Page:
2 OPPAGA Report Report No bookstores, private bookstores, and internet retailers. If available, students may purchase used copies of textbooks and materials at a lower price from these sources. Additionally, some retailers offer book leasing services in which students pay a reduced price to use a book during a course and then return the book at the end of the term. Questions and Answers How much do textbooks cost students attending Florida s public community colleges and universities? The cost of required textbooks and course materials in Florida varies by subject area, and is highest in the sciences. Costs tend to be higher for university courses than community college classes; prices ranged from $74 to $188 for the courses we examined. To identify college textbook costs in Florida, we examined a sample of 53 undergraduate courses in 13 disciplines at the state s community colleges and public universities. As different instructors may require different textbooks and instructional materials, we obtained information from on-campus bookstores on the specific course materials required for course sections that had the highest and lowest total textbook and material costs. In total, we examined textbook costs for 3,922 course sections. We then obtained prices for a subset of these materials at alternative sources including private college bookstores, on-line retailers, and textbook leasing companies. 2 Students paid approximately $120 per course for textbooks and required materials. As shown in Exhibit 1, community college students paid $117 on average for textbooks and instructional materials per course in our sample, while university students paid an average of $126 per course. 3 Prices for required textbooks and instructional materials varied substantially, ranging from zero (no textbooks were required for the course) to $ Exhibit 1 College Course Textbook Costs Are Slightly Higher at Universities Than Community Colleges $ Community Colleges Fall $ Universities Note: Figures are the midpoint price between average high and low required material costs per course. Source: OPPAGA analysis of community college and university required course material cost data. Textbook costs varied by academic area. As Exhibit 2 shows, the costs of required textbooks and course materials were the highest for courses in life sciences, physical sciences, business, and mathematics at both community colleges and universities. Costs per individual textbook required for the classes we examined varied substantially, ranging from $19 for a music appreciation text to a high of $375 for an anatomy and physiology text and materials. Mirroring the national trend, institutions reported that required course material costs have increased in recent years at both community colleges and universities. 5 2 To compare campus bookstore to alternative retailers prices, we selected 24 courses based on highest student enrollment and compared the campus bookstore price to the price at 21 alternative retailers: 5 online retailers, 14 local bookstores, and 2 online rental sites. Where applicable, we included standard shipping charges, as applied by the retailer, in our online price comparisons. Our analysis is based on 51 textbooks or other required course materials and resulted in 320 price comparisons of online retailers, 64 price comparisons of private bookstores, and 58 price comparisons of online rental sites. The analysis is limited to new textbooks because while used textbooks are available, quantities are limited and book condition can vary substantially. 2 3 The price for required course materials is the midpoint price between average low and high material costs for all 13 disciplines we examined. 4 Twenty-one (1%) of the 3,922 course sections we examined did not require students to purchase course materials because instructors posted materials online or used customized course packets that were available at a minimal cost to students. 5 Costs for the course materials in our sample grew by approximately 6% a year at community colleges and by about 2% per year at universities. These data were reported by 12 community colleges for a four-year period and six universities for a three-year period.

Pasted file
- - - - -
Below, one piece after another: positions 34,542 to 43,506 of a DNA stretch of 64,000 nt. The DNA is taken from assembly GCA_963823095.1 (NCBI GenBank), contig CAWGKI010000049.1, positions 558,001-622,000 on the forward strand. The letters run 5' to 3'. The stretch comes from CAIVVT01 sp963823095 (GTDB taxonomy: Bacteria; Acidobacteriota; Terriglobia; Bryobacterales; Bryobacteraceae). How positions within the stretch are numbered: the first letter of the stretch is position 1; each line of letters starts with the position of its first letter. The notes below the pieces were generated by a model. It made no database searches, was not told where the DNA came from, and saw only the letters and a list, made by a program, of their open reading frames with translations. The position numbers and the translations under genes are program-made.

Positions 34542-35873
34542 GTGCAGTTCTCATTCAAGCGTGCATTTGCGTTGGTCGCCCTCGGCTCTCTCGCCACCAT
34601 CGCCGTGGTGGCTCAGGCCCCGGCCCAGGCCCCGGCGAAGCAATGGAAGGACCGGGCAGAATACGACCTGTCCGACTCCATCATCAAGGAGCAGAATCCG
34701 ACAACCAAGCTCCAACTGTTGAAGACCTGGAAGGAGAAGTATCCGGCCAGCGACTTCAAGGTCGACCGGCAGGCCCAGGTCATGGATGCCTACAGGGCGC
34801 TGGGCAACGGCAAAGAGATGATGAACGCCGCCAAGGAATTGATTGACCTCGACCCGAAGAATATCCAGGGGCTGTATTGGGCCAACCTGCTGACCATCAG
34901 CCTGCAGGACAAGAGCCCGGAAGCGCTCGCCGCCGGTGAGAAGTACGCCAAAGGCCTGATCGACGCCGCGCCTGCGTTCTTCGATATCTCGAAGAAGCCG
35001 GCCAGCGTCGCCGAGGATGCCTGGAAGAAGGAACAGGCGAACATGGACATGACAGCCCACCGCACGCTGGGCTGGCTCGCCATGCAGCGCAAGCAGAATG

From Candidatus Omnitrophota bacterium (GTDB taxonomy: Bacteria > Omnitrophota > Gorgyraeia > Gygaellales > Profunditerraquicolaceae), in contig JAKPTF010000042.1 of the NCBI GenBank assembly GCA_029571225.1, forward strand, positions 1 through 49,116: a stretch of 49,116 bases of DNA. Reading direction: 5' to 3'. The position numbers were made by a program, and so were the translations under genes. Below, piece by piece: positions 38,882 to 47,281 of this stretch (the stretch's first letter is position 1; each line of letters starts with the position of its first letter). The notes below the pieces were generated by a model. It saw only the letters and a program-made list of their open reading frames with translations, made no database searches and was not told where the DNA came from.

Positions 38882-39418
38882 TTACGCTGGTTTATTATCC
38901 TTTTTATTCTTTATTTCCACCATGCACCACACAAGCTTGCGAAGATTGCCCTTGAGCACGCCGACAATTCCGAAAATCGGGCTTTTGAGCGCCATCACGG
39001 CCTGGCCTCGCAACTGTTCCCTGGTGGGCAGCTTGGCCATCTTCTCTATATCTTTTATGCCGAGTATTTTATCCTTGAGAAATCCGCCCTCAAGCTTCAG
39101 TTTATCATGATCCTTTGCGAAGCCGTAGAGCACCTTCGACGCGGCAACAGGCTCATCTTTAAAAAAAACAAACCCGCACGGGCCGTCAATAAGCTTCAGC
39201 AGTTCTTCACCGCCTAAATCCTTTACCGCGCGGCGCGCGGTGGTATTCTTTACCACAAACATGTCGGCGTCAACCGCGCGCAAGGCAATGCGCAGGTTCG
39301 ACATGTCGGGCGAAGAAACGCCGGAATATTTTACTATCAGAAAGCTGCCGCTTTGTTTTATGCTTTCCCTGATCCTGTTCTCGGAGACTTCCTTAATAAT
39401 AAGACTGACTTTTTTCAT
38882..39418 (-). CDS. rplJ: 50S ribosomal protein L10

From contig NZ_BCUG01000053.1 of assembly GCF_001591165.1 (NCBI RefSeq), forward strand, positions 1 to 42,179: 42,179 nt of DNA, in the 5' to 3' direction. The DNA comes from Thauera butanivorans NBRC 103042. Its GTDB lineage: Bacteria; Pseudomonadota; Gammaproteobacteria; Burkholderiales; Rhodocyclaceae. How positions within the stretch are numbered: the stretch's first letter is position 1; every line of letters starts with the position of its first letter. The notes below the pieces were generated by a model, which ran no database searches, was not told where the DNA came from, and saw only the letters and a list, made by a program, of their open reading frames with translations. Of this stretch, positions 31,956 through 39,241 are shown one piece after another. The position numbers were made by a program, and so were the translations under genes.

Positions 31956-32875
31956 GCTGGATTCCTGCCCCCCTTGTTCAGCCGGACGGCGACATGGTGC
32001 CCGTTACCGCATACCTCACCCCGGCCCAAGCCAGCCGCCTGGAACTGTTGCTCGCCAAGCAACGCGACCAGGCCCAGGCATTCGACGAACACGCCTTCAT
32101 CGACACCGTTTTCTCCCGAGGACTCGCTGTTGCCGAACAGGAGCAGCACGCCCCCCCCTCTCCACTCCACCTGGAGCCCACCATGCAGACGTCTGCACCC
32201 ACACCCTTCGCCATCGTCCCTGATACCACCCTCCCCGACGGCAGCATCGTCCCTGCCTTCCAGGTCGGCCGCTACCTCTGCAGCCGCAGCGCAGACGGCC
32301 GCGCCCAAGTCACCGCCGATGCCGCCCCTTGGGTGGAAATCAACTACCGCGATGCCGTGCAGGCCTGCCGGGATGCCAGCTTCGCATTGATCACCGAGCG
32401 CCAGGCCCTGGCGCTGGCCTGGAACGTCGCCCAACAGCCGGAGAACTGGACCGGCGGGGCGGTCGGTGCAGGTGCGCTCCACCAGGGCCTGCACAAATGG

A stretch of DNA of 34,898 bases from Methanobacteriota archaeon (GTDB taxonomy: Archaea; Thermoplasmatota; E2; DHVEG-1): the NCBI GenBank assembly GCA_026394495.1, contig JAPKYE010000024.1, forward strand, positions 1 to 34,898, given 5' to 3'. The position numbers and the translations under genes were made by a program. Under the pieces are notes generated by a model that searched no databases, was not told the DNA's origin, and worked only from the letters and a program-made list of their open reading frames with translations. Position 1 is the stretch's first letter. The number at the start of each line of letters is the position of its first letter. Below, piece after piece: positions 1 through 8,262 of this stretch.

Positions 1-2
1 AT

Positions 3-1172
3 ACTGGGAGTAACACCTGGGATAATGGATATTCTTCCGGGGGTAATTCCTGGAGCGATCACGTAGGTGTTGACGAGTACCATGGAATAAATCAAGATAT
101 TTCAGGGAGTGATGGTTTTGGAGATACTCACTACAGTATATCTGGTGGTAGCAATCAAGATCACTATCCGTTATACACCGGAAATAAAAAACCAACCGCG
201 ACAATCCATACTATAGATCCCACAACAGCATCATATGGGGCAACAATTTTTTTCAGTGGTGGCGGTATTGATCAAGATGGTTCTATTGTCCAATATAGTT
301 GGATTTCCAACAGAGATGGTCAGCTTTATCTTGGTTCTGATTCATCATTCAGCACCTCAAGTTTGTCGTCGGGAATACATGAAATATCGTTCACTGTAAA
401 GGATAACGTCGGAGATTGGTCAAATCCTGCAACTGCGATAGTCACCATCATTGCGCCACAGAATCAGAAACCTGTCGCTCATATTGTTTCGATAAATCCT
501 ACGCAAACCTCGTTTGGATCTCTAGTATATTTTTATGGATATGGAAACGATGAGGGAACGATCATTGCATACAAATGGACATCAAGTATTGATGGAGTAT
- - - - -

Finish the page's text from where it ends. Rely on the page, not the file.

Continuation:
3 Report No OPPAGA Report Exhibit 2 Required Course Material Costs Vary Across Academic Disciplines Life Sciences Physical Sciences Business Mathematics General Education Social Sciences Psychology Health Professions Visual and Performing Arts Engineering Mass Communications Letters Education Community Colleges $ $ $ $94.66 $ $87.65 $ $ $99.06 $73.85 $ $ $98.06 $88.16 $96.22 $94.39 $ $ $ $ Universities $ $ $ $ $ $ Note: Figures are the midpoint price between average high and low required material costs per course. Source: OPPAGA analysis of community college required course material cost data. Textbook costs were slightly lower from online retailers. Our price comparison of textbooks and other required course materials at college bookstores to those offered by online retailers found that students could achieve savings through online purchasing, although these savings were often relatively minor. We compared prices for required items for 24 courses and found that, on average, students could save $2.15 per item by purchasing from online retailers, with savings ranging from $0.05 to $ per item. However, online prices were higher for 27% of the textbooks and required course materials we examined. A primary disadvantage of online purchases is that students may have to wait up to three weeks for delivery. Textbook costs were slightly lower from local privately operated bookstores. Our analysis also found that, in general, prices were slightly lower from locally owned private bookstores than oncampus stores. We found that while prices were often identical, private bookstores offered lower prices on 41% of the required textbooks and course materials we compared. On average, students would have saved $2 by purchasing textbooks and required materials from private bookstores. Online textbook rental prices were substantially lower than purchase prices, but rental has disadvantages. Our comparison found that students can save, on average, $41.11 per item by renting course materials from online vendors in lieu of purchasing new materials from campus bookstores. However, rental materials are not available for all courses, students may have to wait for up to three weeks for delivery, and they could be required to pay the full new purchase price if the materials are damaged. What cost-savings practices have been identified to help reduce student textbook costs, and are Florida s postsecondary institutions using them? Several policies and practices have been suggested to help reduce college textbook costs. As shown in Exhibit 3, these fall into six major categories. Providing faculty guidelines for textbook selections Providing student access to textbooks at libraries or on-line sources Sponsoring buybacks of used textbooks Requiring publishers to disclose prices and planned textbook revisions Requiring publishers to offer unbundled textbooks and instructional materials in those cases in which materials are sold together as a package Offering textbook rental or financing Exhibit 3 shows the number of state community colleges and universities that are using these policies and practices for at least some of their courses. In general, community colleges are making greater use of these options than are universities. 3